Gospel Doctrine Lesson #46; Doctrine and Covenants 57:1–3; 64:33–43; 82:14–15; 97:8–28; 105:1–12; Moses 7:12–19, 61–63, 68–69; Articles of Faith 1:10
In studying the lives and words of Mormon women, different women provided me deeper understanding of what it means to live the Gospel of Jesus Christ. Emmeline Wells taught me about leadership and the value of women’s voices. Sarah Granger Kimball taught me about proactivity and integrity. Jane Manning James taught me about hope and resilience. The woman that showed me what it means to live a Zion life was Chieko Okazaki.
Chieko Okazaki was born in Hawaii to Buddhist parents of Japanese descent. She joined the church as a teenager and eventually moved to the mainland, where she worked as an elementary school teacher and principal. In 1961, she became the first non-Caucasian to serve on a general auxiliary board when Florence S. Jacobsen appointed her to the YWMIA board, and she would serve from 1990-1997 as first counselor to General Relief Society President Elaine Jack.
Through her life and writings, she taught me many important truths about Zion.
First, Zion is creating spaces of inclusion
Principles of Zion and diversity were at the core of Okazaki’s ministry. She persistently brought forward the perspectives and concerns of women that were infrequently discussed in church settings at the time, especially single sisters, working mothers, divorcees, and those from varying cultural backgrounds. She celebrated what we gain from each other when we can adjust our practices for greater inclusion and understanding.
She discussed the work and deliberate effort it takes to create a Zion people. Okazaki taught, “To make our diversity a strength, not a divisiveness, we need to communicate more and communicate better. As sisters in the gospel, let’s talk. Let’s share experiences. When we see or hear something we don’t understand, let’s check it out. Let’s ask, ‘Can you tell me what it means when you say or do this?’”
Okazaki taught me that as a Zion people, we need to thoughtfully engage with difficult questions about gender, race, sexuality, and culture to fulfill that process of being of one heart. It requires patience with each other while we listen to and learn from these different perspectives, and courage to ask for what we need compassionately, articulately, and in a spirit of unity.
Second, Zion is seeing everyone’s presence in our midst as a gift
In her conference talk Bottles and Baskets, Okazaki listed the varied life circumstances of women she served in the process of her leadership, many facing difficult challenges, and said, “Not many of these women thought they were giving me a gift. Most of them thought they were asking for help. But all of them blessed me as I listened and learned from them.”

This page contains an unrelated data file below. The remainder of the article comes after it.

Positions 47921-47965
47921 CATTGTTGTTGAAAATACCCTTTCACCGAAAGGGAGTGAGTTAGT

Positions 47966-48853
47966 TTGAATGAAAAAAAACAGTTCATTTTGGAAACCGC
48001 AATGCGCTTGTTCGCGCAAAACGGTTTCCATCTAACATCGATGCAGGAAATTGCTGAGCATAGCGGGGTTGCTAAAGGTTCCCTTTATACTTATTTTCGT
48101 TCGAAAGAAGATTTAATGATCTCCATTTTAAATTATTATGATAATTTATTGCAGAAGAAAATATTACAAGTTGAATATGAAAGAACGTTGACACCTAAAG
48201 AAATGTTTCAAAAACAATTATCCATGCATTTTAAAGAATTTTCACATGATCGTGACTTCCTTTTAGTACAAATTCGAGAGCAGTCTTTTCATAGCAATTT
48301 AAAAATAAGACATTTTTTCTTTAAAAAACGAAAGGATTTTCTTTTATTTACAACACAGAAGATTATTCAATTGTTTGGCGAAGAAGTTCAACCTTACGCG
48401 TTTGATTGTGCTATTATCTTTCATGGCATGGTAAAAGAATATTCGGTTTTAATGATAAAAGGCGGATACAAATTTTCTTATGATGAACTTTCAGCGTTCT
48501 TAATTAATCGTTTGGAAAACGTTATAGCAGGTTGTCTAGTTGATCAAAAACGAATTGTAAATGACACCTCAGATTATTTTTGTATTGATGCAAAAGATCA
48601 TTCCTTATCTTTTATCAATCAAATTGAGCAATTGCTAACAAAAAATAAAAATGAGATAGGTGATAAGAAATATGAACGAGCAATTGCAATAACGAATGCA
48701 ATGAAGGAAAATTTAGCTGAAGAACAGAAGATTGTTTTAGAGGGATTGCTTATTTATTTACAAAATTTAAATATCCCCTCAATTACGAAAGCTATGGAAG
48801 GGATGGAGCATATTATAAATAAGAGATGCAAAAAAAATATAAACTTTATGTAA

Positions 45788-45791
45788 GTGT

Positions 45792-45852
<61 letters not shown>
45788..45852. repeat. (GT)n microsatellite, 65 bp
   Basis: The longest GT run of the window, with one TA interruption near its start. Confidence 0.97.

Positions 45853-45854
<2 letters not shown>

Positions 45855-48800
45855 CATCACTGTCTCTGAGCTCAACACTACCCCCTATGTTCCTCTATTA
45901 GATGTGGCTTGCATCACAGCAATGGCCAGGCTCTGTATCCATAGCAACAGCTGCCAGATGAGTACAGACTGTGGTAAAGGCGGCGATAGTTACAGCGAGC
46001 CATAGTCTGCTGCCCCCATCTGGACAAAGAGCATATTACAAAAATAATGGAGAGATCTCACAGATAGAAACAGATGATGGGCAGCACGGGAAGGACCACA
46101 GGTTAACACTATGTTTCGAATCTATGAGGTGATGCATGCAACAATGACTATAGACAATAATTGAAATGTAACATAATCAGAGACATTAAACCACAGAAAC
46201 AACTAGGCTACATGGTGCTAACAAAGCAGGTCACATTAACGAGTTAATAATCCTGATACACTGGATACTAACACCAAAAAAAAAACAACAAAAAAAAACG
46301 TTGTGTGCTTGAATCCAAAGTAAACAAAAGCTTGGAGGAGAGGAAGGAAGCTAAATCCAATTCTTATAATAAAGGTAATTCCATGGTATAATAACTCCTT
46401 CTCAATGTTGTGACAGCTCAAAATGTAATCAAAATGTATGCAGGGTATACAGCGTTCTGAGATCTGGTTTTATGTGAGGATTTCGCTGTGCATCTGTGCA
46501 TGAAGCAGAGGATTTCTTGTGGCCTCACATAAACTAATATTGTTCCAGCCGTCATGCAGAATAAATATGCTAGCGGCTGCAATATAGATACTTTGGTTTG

Okazaki taught me to examine if we see people that way in our branches, wards, and the church at large. Can we look all people in the eye and say to ourselves, “What can I learn from her?” Can we view our interactions with people that supported a different political platform, seem to constantly be falling apart and need rescue, seem too sugar-coated or too prickly, too wealthy or too impoverished, or so forth as a gift?
I’ve been amazed by how often I’ve been called to serve alongside someone I thought I wouldn’t have much connection with, and then been blown away by the goodness, talents, and insight I found when I saw them in action, using the gifts and experiences God gave them in their unique ministry. And my participation in this church has exposed me to perspectives and life experiences I would never have access to otherwise. My life is richer for it.
Third, you don’t wait for Zion to invite you in – you claim it.
Okazaki knew what it was to face prejudice and discrimination amid the body of Saints. She and her family moved to Salt Lake City in 1951, when the wounds of WWII were still fresh. They could not buy life or car insurance. They only succeeded in purchasing land for a home because a friend sold them some of his own property – no one wanted to sell to a Japanese-American family. People acted in prejudiced ways, intentionally and not.
The Okazakis chose to make a place for themselves in Zion. They had faith that the Saints around them could be better when they understood better. They got to work introducing themselves to neighbors and ward members, proactively serving, passing out fortune cookies, refusing to take offense, and loving relentlessly. Before long, they became essential and beloved parts of every community where they lived.
Okazaki showed me the value of creating spaces for our unique selves in Zion through love, forgiveness, and creativity.
Finally, creating Zion brings joy.
There is joy and power to be found in bringing our authentic selves into service in God’s church, and in making room for others to do the same. Okazaki modeled how to accomplish it through communication, empathy, forgiveness, and innovation.